The Japanese government will decide whether to join the planned Chinese-led Asian Infrastructure Investment Bank by late June if governance standards and other conditions are met, a senior vice finance minister said Thursday.
If such conditions as fair governance are assured by the proposed AIIB, “we’ll make a decision” on Japan’s participation, Isshu Sugawara said at a press conference.
His remarks came after Japan chose not to take part in the new institution by Tuesday’s deadline set by China for accepting founding members for the AIIB, citing such concerns as governance standards and the screening process for providing loans.
“Although we’ve raised these issues with China, we haven’t received specific responses,” Sugawara said, indicating Japan’s stance will not change unless the government obtains answers from China.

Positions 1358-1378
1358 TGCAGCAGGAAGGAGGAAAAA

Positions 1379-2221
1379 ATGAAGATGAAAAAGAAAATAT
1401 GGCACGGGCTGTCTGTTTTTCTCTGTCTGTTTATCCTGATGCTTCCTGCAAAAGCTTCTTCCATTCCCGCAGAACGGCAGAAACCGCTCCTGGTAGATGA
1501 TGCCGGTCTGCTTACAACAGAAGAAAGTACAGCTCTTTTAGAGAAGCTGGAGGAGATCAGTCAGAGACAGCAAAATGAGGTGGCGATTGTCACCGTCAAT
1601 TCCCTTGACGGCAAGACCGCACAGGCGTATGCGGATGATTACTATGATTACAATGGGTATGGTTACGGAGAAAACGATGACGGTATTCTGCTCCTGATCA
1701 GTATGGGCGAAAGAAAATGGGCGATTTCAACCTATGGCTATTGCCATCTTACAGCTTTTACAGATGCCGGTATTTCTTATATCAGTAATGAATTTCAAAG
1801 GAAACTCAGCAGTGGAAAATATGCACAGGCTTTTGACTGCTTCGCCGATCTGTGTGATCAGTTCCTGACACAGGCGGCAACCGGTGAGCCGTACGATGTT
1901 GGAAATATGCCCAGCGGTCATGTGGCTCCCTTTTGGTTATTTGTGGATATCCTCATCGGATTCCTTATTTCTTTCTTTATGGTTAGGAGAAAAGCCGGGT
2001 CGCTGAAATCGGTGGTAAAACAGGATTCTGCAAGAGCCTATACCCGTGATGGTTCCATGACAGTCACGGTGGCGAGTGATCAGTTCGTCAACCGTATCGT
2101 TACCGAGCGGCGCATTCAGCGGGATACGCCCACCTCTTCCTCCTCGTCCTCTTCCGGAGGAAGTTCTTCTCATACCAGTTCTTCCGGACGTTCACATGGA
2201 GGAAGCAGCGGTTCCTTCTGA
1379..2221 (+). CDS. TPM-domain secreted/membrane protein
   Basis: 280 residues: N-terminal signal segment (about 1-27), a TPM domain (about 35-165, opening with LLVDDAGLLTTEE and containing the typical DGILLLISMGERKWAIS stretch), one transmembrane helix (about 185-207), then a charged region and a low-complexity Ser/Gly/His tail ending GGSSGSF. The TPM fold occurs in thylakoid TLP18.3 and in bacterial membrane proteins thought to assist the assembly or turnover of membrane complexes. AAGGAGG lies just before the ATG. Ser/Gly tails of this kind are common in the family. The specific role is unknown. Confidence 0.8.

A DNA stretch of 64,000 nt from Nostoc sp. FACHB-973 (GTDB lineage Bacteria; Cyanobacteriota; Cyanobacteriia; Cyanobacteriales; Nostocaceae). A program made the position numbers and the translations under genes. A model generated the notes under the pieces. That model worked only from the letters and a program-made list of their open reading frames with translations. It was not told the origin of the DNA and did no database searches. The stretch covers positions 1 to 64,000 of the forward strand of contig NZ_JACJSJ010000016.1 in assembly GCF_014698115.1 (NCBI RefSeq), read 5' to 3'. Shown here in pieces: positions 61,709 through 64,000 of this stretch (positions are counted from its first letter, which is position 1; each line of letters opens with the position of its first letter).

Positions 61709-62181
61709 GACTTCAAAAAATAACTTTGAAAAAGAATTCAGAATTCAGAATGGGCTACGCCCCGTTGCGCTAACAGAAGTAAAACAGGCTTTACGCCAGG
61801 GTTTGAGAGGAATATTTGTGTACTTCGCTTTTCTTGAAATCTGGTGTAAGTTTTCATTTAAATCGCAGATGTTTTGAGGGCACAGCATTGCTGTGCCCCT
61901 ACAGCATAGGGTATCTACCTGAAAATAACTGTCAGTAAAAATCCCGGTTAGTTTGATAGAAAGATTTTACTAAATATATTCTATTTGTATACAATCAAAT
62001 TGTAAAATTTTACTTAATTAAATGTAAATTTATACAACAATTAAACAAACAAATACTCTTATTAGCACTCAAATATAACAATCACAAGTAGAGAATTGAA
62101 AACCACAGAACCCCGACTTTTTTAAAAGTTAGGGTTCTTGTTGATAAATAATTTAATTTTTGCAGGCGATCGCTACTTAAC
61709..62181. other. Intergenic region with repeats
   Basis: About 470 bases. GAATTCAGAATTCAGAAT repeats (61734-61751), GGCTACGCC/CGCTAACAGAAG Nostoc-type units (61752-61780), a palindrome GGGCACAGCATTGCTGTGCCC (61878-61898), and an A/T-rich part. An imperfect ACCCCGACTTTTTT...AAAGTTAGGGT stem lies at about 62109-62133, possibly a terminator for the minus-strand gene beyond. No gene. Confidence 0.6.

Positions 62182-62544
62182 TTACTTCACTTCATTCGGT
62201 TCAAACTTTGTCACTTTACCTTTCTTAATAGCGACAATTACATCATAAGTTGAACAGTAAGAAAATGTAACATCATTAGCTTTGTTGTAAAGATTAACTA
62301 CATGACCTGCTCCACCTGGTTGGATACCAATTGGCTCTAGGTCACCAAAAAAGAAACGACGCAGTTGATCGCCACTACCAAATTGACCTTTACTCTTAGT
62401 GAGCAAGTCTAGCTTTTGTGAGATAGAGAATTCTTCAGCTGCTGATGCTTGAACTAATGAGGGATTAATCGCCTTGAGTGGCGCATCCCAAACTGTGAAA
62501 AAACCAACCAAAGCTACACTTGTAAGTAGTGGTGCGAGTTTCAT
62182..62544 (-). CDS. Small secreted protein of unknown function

The new institution expected to be established by the end of this year will confirm founding members in mid-April and aims to agree on governing rules and investment ratios by the end of June through negotiations.
About 50 countries have expressed their intention to become members of the AIIB, but Japan and the United States are standing back from joining.